Longevity: Building Community

Read an excerpt from Dr. Robert Butler's new book The Longevity Prescription, discussing how investing in your community is key for a long and healthy life. Dr. Butler has been called "The Father of Geriatrics" and is the founder of the National Institute on Aging (a part of the NIH) and the International Longevity Center at Columbia University. Click here to purchase your copy.

Posted on | By Dr. Robert Butler | Comments ()

Invest in Social Capital
One of the best strategies to a long and healthy life is connectivity. Numerous studies have led to wide-ranging conclusions about the importance of social relationships to individual good health. Having caring people around you--or even just making meaning from contact with them by phone, via the Internet, or other means--amounts to a special kind of health insurance. So, a surefire way to longevity is greater interactivity in a social sense. We humans are social creatures: interdependent, adaptable, and flexible. As a species, we have evolved in a world in which we must rely upon one another and, as individuals, the more we can contribute to bettering that world, the better it will be.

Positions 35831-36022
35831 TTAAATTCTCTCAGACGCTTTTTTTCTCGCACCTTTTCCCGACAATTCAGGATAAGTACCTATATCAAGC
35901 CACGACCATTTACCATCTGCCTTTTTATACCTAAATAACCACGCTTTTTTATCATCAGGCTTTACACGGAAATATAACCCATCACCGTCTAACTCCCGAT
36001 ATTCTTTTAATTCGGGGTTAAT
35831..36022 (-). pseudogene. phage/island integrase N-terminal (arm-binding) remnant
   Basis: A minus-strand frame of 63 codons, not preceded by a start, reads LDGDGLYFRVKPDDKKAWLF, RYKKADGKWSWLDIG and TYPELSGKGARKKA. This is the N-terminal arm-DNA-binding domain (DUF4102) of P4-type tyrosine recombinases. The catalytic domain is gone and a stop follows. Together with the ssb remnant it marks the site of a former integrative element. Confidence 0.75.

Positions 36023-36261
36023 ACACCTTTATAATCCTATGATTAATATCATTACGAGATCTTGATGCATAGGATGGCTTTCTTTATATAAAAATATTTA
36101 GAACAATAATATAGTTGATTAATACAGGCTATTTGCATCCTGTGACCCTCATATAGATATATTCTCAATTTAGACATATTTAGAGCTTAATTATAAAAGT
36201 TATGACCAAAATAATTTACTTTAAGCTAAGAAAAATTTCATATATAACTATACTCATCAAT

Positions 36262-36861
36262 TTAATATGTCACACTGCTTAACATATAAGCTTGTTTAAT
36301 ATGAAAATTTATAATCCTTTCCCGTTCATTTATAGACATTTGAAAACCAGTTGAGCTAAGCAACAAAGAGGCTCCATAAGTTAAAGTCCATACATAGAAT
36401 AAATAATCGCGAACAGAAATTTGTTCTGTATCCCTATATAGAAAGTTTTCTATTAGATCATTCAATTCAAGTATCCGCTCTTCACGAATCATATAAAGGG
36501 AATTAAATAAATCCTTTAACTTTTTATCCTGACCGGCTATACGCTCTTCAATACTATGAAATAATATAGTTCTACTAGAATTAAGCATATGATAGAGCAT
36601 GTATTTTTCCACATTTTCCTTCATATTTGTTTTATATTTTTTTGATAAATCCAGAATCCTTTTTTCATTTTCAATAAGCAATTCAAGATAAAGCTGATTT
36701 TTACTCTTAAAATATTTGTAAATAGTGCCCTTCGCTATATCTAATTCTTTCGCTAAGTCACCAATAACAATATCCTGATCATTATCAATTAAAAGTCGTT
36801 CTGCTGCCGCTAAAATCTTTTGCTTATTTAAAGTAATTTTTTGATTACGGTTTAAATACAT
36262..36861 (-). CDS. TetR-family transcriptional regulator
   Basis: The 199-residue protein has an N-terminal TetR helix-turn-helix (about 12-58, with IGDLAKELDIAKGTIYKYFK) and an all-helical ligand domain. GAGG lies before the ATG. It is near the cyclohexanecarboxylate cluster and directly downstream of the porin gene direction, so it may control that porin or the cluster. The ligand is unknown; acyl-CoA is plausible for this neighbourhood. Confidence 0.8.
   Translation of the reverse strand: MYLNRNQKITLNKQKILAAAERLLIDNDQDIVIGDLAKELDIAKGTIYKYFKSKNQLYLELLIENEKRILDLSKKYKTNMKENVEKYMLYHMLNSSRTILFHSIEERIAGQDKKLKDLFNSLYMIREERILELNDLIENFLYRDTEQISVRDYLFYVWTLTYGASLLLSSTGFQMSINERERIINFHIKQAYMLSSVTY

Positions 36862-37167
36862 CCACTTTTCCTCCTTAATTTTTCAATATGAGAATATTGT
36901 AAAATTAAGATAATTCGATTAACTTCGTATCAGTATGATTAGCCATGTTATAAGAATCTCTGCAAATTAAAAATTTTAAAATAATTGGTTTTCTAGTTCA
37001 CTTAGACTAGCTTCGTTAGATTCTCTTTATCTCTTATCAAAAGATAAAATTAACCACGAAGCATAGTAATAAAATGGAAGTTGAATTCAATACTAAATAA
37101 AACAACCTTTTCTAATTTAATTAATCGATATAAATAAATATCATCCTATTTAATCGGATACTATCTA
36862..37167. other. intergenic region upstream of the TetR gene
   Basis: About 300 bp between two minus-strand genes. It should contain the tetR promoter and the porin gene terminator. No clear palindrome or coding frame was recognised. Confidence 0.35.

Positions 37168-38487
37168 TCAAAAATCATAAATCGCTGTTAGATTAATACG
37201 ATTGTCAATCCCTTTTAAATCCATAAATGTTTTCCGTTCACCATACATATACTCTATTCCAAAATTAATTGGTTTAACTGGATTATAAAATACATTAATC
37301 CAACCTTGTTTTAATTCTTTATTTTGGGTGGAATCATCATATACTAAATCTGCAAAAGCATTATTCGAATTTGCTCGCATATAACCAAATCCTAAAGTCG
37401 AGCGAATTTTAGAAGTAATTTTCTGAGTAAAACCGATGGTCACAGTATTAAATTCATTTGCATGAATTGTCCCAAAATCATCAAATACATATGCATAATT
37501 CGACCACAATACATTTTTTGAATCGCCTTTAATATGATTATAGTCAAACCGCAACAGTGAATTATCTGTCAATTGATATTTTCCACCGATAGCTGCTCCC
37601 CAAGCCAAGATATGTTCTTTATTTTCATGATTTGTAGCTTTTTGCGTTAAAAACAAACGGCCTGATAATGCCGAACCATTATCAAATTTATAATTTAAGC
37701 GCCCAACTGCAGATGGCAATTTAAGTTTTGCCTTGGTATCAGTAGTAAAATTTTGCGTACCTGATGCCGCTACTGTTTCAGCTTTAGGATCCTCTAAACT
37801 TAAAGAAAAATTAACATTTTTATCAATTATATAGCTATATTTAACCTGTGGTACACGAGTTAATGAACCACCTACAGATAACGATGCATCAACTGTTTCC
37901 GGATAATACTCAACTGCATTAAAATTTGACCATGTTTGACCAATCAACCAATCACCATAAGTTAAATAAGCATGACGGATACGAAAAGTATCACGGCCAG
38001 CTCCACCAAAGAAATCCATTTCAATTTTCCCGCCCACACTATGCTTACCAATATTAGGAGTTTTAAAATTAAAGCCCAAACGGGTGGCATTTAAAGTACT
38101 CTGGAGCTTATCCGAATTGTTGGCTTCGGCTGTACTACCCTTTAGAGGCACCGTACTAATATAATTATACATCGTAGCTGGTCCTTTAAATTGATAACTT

Two questions:

  1. Have you made a difference in people's lives?
  2. Can you think of a way of doing so?

If you are thinking about making a life change, and becoming more active in your community.  Here's some advice:

  • Find the time. This is twofold: First, you must do the homework; second, you need to find the time in life to invest.
  • Make a list, then make the calls or send the e-mails. Making contact is essential: Talk to people, explain your interest, offer your services. Use any contacts you have--friends, family, coworkers--to gather intelligence.
  • Build your own--and your community's--social capital. If your community isn't accessible, you can make it more so. Are there walking paths, gyms open to the public, bike paths, or mall-walking If there are none, you can help initiate them along with your friends or the larger community. But, finally, the motivation has to start with you as an individual.

Article written by Dr. Robert Butler
Dr. Butler has been called "The Father of Geriatrics" and is the founder of the National Institute on Aging (a part of the NIH)...